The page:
At Politico, Ben Smith and Maggie Haberman make the case that Mitt Romney is following the same path as Hillary Clinton’s doomed campaign four years ago.
Like the great, fallen front-runner of 2008, here is another well-funded, establishment-blessed, presumptive nominee whose supposedly firm hold on his party’s greatest prize seems to be slip-sliding away.
Smith and Haberman go on to outline some of the most striking similarities:
*Like Clinton’s stance on the Iraq War authorization, Romney premised his campaign on an early and crucial decision not to apologize for what some partisans see as a fatal flaw: the health care mandate.
*Like Clinton, Romney has found it almost impossible to play halfway in Iowa, which has emerged as an inevitable test for the front-runner.
*Like Clinton, Romney has abruptly dropped any pretense to be above the fray, punching hard at Gingrich after the former House speaker raced by him in the polls.
*And most striking of all, Romney’s campaign, like Clinton’s – driven by raw political necessity – has smashed personal red lines the candidate spent decades erecting, racing to humanize a distant and sometimes awkward politician with tales from his time as a Mormon lay pastor.
It is a decent analogy once you start thinking about it: the concerns over their “likability”; the sense that everything they say or do is focus-group tested and scripted to the last detail; and their difficulty connecting with their party base. Both of them also had well-honed operations that would allow them to fight hard in the later primary states.
The most significant difference, of course, is their opponents. Politico points out that the Gingrich campaign has nowhere near the level of late-state primary organization that the Obama campaign had in 2008:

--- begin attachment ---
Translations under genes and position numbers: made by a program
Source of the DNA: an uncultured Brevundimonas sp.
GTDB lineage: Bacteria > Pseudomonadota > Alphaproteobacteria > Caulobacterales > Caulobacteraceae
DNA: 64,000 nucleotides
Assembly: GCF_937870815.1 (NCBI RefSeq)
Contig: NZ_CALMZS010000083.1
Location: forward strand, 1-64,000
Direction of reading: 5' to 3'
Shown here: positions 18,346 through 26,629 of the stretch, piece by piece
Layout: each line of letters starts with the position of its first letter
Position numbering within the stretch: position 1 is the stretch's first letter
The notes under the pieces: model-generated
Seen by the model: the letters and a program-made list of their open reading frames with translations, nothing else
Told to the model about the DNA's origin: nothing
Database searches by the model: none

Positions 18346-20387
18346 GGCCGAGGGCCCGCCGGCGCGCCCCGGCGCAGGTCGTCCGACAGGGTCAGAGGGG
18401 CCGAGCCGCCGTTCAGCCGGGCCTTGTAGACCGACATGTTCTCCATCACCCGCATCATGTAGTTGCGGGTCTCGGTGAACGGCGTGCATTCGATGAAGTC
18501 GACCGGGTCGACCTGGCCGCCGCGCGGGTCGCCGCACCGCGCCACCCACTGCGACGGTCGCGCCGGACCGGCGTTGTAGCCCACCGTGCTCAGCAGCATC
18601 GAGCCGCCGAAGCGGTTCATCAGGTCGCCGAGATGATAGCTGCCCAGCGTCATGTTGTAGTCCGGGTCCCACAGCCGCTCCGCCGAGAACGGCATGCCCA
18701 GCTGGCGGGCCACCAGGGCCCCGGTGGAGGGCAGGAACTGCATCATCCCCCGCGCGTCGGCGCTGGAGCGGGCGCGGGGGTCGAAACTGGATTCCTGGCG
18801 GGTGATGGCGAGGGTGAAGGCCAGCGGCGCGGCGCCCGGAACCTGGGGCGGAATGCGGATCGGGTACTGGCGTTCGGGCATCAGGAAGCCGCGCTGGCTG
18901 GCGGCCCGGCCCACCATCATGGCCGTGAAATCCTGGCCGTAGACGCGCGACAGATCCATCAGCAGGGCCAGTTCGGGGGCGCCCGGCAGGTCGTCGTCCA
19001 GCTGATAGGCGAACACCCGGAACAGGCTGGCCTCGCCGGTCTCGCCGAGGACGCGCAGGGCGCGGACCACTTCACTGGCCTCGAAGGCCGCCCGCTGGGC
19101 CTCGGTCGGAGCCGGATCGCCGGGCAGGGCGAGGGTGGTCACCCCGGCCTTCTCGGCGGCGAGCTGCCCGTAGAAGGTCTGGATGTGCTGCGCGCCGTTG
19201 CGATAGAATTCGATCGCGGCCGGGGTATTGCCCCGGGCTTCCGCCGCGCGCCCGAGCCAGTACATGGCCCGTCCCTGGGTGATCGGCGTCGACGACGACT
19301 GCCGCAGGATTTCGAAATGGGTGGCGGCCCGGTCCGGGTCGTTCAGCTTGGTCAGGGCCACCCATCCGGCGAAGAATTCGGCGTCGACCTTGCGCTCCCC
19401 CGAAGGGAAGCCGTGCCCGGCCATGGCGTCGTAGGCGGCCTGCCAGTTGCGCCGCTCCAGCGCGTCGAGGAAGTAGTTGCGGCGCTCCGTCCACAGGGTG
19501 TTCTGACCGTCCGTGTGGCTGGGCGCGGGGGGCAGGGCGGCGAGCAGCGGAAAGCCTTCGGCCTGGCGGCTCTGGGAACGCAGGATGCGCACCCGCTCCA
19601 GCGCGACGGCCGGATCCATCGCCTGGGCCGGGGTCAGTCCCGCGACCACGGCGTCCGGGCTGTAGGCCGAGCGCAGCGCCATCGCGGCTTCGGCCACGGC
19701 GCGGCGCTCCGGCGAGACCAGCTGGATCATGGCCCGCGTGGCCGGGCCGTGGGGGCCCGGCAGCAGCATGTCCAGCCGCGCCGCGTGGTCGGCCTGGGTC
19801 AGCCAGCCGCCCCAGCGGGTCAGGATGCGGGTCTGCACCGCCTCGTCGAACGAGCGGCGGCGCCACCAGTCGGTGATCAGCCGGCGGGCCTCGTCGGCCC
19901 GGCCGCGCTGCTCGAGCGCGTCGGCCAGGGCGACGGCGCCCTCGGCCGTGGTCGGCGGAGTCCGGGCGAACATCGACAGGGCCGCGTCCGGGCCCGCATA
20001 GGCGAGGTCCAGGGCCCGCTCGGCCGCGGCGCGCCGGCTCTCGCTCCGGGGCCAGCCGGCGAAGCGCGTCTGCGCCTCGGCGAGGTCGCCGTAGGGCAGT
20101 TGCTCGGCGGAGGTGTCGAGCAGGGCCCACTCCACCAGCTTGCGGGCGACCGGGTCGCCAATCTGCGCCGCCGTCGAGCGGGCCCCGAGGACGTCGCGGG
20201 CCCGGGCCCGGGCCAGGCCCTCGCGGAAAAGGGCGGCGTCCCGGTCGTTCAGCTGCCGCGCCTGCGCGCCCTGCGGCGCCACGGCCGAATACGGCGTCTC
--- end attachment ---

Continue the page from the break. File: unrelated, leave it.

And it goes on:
Romney’s organization may not be even as extensive as Clinton’s, but the sum of his rivals’ presence in the later states is – with a single exception – zero. The exception is Rep. Ron Paul, whose supporters have already taken over obscure local party organizations, and who is poised to take the unheralded caucus delegates Obama received in 2008, denying them to the front-runner – but also closing the space for a well-organized underdog with broader appeal.
Romney may well be the Clinton of 2012 – but allies argue that Clinton would have beaten a candidate with Gingrich’s organization, a boast that may bode well for the former Massachusetts governor.
Obama was also able to fake the part of a centrist reformer, which made him nearly as attractive to independent voters as he was to Democrats and progressives. As much as Clinton supporters moaned that Obama was unelectable in a general election, Republicans would have much preferred going up against her instead.
Unlike Obama, Gingrich is actually a centrist is many ways. But he has a bomb-throwing personality and partisan history that independent voters may find off-putting. Democrats would relish the idea of running against Gingrich instead of Romney in 2012. And that’s the point Romney will need to drive home if he wants to avoid following in Hillary’s footsteps.